Book Review: The Lover’s Dictionary by David Levithan
I’m so glad that I finally picked up a copy of this remarkable book — one of the few remaining books by David Levithan that I had yet to read.
David Levithan is the supremely talented author of incredibly fine works of young adult fiction, as well as an editorial director at Scholastic. But in The Lover’s Dictionary, David Levithan does something completely different: He writes for grown-ups.
To be clear: The Lover’s Dictionary isn’t a YA book that adults will also love. It is a mature look at adult love, and it is astounding.
Am I gushing yet? Because I feel like I’m gushing.
This is a novel, but the title doesn’t lie: It is a novel written in dictionary format. Each page contains an entry — at the least a few lines, at the most a page or two — going from A to Z, offering a word and its part of speech, followed by simply sensational definitions.
From aberrant to zenith, The Lover’s Dictionary tells the story of a relationship, not in chronological order, but in alphabetical order.
The two main characters remained unnamed. All we know is that this man and this woman meet online, begin dating, fall in love, live together, and then deal with what living together and loving together really means.
It’s beautiful and it’s unpredictable. It’s also disturbing and even heartbreaking.
Because the book is written alphabetically, there’s a strange sense of dislocation and confusion throughout. Wait, she cheated? When, exactly? Oh, they had a beautiful day in the park. But was that before or after? When they talk about having hope, are they in the early days, or the days that might possibly be too late?
But isn’t real life full of dislocation and confusion? Real relationships don’t evolve along a timeline, nicely following an outline like the tidy plot of a movie. There are ups and downs, reversals and collapses, leaps forward, near misses. It doesn’t have to go in order to make sense.
What we the readers are left with is a story of two people who seem to love each other intensely, but who also occasionally irritate each other and hurt each other and wish the other person would change, either a lot or a little.
Little snippets of the relationship just feel so real:
No, I don’t listen to the weather in the morning. No, I don’t keep track of what I spend. No, it hadn’t occurred to me that the Q train would have been much faster. But every time you give me that look, it doesn’t make me want to live up to your standards.
Who hasn’t had these types of highs and lows, even in the same day, in a long-term relationship:
It swings both ways, really.
I’ll see your hat on the table and I’ll feel such longing for you, even if you’re only in the other room. If I know you aren’t looking, I’ll hold the green wool up to my face, inhale that echo of your shampoo and the cold air from outside.
But then I’ll walk into the bathroom and find you’ve forgotten to put the cap back on the toothpaste again, and it will be this splinter that I just keep stepping on.
David Levithan knows words. I’ve admired his use of language in his YA novels as well, and here his verbal flourishes are on full display. He delves into the inner lives of words, twists them apart and finds their hidden selves, finds connections in the most unlikely of places. It’s beautiful to behold, even apart from the story itself, how the author turns the use of everyday language into an elevated art form.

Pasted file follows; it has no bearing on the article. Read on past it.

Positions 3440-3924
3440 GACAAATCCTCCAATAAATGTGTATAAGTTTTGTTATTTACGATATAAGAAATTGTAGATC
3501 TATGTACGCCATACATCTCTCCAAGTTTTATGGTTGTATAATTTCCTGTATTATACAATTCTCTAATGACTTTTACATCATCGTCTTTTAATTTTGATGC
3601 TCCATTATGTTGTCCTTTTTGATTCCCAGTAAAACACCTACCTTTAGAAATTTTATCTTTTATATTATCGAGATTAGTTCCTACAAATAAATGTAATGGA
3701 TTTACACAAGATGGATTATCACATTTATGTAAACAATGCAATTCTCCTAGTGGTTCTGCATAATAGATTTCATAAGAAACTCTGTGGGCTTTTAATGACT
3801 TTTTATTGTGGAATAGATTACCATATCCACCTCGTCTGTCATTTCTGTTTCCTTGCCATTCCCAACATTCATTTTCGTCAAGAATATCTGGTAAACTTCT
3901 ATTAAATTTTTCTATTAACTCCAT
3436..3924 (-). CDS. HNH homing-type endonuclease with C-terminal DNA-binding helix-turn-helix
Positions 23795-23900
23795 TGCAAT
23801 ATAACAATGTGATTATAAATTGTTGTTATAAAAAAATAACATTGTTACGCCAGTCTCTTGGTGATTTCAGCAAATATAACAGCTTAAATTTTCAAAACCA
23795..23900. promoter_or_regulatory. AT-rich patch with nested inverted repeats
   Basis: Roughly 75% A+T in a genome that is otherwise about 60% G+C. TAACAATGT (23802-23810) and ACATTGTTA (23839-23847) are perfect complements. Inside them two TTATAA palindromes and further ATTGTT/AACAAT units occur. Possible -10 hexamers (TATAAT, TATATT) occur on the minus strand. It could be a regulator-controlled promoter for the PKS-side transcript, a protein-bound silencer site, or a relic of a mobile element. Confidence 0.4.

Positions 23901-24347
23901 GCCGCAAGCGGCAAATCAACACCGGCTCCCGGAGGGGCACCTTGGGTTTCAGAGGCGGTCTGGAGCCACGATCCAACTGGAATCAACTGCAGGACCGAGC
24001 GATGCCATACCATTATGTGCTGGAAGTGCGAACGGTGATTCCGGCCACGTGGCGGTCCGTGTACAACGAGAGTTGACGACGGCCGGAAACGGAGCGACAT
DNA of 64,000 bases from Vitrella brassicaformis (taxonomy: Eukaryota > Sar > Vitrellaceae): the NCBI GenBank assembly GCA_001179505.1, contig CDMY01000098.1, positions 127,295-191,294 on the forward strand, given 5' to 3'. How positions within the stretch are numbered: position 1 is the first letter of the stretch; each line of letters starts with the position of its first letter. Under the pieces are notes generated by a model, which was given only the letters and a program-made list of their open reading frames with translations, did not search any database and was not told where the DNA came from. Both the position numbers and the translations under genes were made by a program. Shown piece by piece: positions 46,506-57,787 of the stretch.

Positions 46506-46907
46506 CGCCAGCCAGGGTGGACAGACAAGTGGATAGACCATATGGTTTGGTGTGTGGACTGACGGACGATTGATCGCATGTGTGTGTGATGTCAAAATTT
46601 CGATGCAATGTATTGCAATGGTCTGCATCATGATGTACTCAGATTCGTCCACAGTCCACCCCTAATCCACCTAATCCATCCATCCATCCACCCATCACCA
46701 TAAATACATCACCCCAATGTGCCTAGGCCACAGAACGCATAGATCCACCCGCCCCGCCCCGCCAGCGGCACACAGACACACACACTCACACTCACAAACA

Meanwhile, the story itself is gritty and often sad, yet has moments of real romance, humor and beauty. Interestingly, it’s The Lover’s Dictionary, not The Lovers’ Dictionary. That apostrophe placement makes a big difference. The male narrator is a writer, and this is his record of the relationship. Is he building a case? Is he writing a love letter? Is this a memory or a real-time journal? We don’t know. We don’t see both sides of the story. We just see him, with his devotion and his exasperation, addressing his thoughts to her, with hope and with love.
It’s one of the most unusual books I’ve ever read, but it truly works.
And now I really am gushing.
Clearly, I love this book. It’s not long (211 pages in the hardcover edition), but it’s no more than a reading session of an hour or two, given the white spaces and breathing room around each dictionary entry. Don’t rush, though. Because it’s not chronological, much is open to interpretation. Was this referring to that? Or maybe to that one there? So savor, enjoy the language, puzzle out the connections in time, and then maybe flip back through one more time to see if you still think the same events occurred in the same order, for the same reasons and with the same outcomes. I know I changed my mind a few times along the way.
A final note: If you haven’t had the pleasure, don’t miss out on David Levithan’s young adult novels. His gift for language and his commitment to getting to the essence of communications shine through in everything he writes. If you’re interested, check out my reviews of some of his other books:
Title: The Lover’s Dictionary
Author: David Levithan
Publisher: Farrar, Straus and Giroux
Publication date: 2011
Genre: Adult fiction